Q&A: Matt Cantwell, head of Demon UK

We talk British broadband with the head of one of the leading business providers in the UK.

We have supported wireless and used wireless technologies. For example in Scotland there was a project called Pathfinder which was connecting up schools and colleges and towns in the north.

WiMAX is used as a technology here so we would put a high capacity link to an area or to a school and that then enabled people within reach of that area to get connected. It can be a very effective way of connecting up rural communities instead of putting it into every single home.

We are not developing any sort of direct retail products on that basis [but] we do have several initiatives and there are private companies that are looking at creating the WiMAX and Wi-Fi areas that can offer people that sort of connectivity.

There is another interesting area we are looking at which is the use of smaller areas and fixed mobile conversion (FMC) is something which we think is quite interesting.

Advertisement - Article continues below
Advertisement - Article continues below

Within the enterprise environment, Cable and Wireless has been reasonably successful in creating mini mobile hotspots within offices, so rather than having a desk phone, you just a mobile. This means when you are in the office it can act as your mini wireless connection over your private network.

It will be interesting to see how that might play out in the consumer space as well, where you could buy a small little FMC device and provide a broadband circuit. [This could] mean when you are in your home or your office, [that] your mobile can act over that wireless connection, routing your calls so you get them slightly cheaper and good quality connections for data browsing on your smartphone.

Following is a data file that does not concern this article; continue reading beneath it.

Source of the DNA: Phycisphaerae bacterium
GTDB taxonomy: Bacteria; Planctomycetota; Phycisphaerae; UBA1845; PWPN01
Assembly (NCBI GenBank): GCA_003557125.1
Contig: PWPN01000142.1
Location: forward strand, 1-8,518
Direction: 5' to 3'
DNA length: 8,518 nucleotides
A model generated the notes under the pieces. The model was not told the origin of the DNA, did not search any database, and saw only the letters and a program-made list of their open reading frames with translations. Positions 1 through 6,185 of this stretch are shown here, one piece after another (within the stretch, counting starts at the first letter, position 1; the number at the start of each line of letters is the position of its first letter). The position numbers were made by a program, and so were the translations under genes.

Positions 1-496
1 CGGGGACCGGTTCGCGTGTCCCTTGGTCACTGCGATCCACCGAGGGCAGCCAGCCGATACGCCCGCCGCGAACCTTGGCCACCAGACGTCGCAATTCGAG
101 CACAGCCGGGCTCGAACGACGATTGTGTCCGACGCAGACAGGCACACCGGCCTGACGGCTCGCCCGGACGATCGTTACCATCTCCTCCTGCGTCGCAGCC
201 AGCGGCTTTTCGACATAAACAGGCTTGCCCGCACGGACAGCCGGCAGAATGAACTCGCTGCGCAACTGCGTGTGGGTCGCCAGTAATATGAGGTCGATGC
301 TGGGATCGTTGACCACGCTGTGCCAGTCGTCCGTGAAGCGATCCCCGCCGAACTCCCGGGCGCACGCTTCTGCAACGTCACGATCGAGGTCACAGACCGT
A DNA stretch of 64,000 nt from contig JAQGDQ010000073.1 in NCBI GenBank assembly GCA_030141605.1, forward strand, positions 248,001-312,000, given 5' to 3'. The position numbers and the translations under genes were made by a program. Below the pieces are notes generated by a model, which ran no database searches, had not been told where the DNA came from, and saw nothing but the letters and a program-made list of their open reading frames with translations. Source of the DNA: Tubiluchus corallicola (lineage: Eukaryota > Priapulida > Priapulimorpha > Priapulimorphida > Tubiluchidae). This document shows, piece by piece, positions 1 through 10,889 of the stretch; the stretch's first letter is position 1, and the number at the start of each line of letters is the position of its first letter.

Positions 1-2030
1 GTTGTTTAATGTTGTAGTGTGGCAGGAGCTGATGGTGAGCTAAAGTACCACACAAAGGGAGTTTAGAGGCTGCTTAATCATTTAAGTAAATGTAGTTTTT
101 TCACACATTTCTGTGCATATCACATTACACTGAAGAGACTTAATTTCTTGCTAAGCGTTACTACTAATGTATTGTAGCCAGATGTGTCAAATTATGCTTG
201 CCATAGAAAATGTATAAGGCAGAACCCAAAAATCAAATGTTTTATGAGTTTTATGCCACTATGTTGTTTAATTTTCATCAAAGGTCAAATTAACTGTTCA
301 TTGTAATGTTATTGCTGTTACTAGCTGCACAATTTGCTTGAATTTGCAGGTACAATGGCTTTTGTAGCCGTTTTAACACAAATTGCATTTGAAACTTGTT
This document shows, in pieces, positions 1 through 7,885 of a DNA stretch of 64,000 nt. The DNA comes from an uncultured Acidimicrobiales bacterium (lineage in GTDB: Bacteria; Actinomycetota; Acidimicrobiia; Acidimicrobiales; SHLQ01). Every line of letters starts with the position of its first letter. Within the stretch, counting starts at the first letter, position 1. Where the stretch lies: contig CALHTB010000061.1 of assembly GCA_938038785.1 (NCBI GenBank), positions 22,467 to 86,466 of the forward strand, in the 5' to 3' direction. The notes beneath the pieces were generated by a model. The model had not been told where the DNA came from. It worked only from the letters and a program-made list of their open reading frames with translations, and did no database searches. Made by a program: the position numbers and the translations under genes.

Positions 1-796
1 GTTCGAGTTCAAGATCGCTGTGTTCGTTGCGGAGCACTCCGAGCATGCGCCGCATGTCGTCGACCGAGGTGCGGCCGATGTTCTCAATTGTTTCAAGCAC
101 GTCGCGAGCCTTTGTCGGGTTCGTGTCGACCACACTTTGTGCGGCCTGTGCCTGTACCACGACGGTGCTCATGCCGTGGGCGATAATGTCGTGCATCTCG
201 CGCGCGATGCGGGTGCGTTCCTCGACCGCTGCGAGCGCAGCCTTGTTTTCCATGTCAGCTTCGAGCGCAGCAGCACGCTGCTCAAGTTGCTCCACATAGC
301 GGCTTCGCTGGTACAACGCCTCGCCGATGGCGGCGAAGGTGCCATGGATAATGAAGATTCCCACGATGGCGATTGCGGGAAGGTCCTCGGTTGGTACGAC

This is one of the things I mean when we talk about Demon focusing on the business markets. Those focused bundles that are a little bit different. Rather than entertainment services, we can bundles services for SMBs so you get your line rental, you get your broadband, we will provide your phones and you will be able to save money on your phones because when you are in the office it will cost less per minute. You wont get any roaming charges and it creates a great little bundle.

So mobile and communications bundles are going to be very significant going forward?

Absolutely. There are lots of organisations that already do a very good job of bundling together broadband, line rental and voice minutes.

The thinking five or six years ago was that we would have genuine unified communications where everything was provided online, using IP voice, online voicemail, all connected with your calendar, connected with your email account.

Advertisement - Article continues below

I don't think that has quite happened yet but I think 2011 is when those kind of services will really come to fruition. However, I think it will be in the business space rather than the residential space.

Featured Resources

What you need to know about migrating to SAP S/4HANA

Factors to assess how and when to begin migration

Download now

Your enterprise cloud solutions guide

Infrastructure designed to meet your company's IT needs for next-generation cloud applications

Download now

Testing for compliance just became easier

How you can use technology to ensure compliance in your organisation

Download now

Best practices for implementing security awareness training

How to develop a security awareness programme that will actually change behaviour

Download now

Most Popular

data governance

Brexit security talks under threat after UK accused of illegally copying Schengen data

10 Jan 2020
cyber security

If not passwords then what?

8 Jan 2020
Policy & legislation

GDPR and Brexit: How will one affect the other?

9 Jan 2020
web browser

What is HTTP error 503 and how do you fix it?

7 Jan 2020